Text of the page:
"People have so many questions about what it (Afghanistan) is really like, and they have had them really since 9/11. This book is allowing for an opportunity like this one, where people can sit and ask questions of those men and women who have put their lives on hold,"said Bradley.
Bradley said one of the speakers is a woman who was forced to leave an infant and a toddler when she was called to serve.
"The timing of this book has been very helpful to our community. People are reading this book like crazy," said Bradley.
Bradley said another important aspect of the OCOB is the community service that has taken on a life of its own. The community service project associated with the Peter M. Goodrich Memorial Foundation assists schools, an orphanage and a hospital in Wardak, Afghanistan. Bradley said proceeds from some of the OCOB events have helped to purchase a sheep and a cow for the orphanage.
"It's amazing how a response to this book has helped children across the globe to have access to milk. Each of the three reads has been very different. Last year, Jodi Picoult (author of "My Sister's Keeper" " last year's OCOB pick) was so phenomenal and exciting; this year, the community service component has been very rewarding for all those involved," said Bradley.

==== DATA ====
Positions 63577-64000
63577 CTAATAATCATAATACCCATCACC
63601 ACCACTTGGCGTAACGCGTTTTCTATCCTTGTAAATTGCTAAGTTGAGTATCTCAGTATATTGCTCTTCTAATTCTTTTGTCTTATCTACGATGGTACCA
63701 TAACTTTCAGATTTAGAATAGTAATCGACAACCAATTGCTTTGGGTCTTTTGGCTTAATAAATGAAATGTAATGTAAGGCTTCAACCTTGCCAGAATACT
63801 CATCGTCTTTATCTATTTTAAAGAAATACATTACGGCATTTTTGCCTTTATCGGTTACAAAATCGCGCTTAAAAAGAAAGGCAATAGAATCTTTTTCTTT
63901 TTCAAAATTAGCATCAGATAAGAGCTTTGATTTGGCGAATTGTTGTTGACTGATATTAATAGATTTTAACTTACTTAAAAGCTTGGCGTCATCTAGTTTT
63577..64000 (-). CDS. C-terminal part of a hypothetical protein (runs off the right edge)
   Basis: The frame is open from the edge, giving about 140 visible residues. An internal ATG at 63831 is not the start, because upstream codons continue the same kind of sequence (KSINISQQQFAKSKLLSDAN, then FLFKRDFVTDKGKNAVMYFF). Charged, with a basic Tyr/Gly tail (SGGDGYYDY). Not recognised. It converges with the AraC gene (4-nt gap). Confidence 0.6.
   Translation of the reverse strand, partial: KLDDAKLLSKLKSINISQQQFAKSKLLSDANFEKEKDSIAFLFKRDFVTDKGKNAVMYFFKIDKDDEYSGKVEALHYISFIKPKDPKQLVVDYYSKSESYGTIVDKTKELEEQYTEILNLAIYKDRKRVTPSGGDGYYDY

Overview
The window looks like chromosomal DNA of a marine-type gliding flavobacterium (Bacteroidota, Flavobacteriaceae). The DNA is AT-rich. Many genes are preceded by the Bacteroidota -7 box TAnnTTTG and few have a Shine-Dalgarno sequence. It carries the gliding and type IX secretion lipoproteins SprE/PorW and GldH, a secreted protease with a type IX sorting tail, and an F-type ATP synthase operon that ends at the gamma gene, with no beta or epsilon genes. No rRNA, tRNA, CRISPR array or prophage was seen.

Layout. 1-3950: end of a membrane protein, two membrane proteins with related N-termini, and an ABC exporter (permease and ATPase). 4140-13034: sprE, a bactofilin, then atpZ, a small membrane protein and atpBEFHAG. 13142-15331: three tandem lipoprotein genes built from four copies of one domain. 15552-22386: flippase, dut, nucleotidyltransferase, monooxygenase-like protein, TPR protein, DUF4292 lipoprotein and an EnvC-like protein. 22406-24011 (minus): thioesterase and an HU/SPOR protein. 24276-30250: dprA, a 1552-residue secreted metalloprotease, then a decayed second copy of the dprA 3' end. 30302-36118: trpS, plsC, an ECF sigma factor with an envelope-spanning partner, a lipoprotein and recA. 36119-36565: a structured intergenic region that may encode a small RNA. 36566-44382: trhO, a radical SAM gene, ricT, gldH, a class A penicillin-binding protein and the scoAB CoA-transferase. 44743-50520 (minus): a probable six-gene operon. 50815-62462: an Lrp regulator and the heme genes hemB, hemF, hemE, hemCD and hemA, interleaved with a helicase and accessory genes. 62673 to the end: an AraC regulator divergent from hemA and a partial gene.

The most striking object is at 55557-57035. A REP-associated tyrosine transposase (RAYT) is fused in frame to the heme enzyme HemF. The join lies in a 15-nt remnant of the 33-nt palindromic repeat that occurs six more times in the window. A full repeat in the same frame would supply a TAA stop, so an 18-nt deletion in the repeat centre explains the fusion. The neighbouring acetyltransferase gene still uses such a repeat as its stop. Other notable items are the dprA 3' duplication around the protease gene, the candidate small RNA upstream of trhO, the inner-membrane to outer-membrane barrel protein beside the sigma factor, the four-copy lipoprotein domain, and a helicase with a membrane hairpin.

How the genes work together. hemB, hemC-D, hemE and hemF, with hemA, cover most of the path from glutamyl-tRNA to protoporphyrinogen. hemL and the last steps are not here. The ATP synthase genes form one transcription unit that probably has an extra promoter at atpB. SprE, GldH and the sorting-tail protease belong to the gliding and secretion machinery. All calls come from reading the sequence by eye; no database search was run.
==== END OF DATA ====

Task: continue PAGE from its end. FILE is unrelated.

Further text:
The Goodrich Foundation also supports a number of male and female Afghan students in the United States.
Carol Raphael, who co-chairs the OCOB event, headed up an effort in February called Project Hope, which has donated thousands of items, including clothing, personal care items and school supplies.
"Reading 'The Kite Runner' and working with the committee doing research to plan programs associated with Afghanistan has filed my head with an awareness to support people in need," said Raphael.
For more information on this month's events, including the festival, visit the county library Web site at www.scpl.org or call 388-4500.""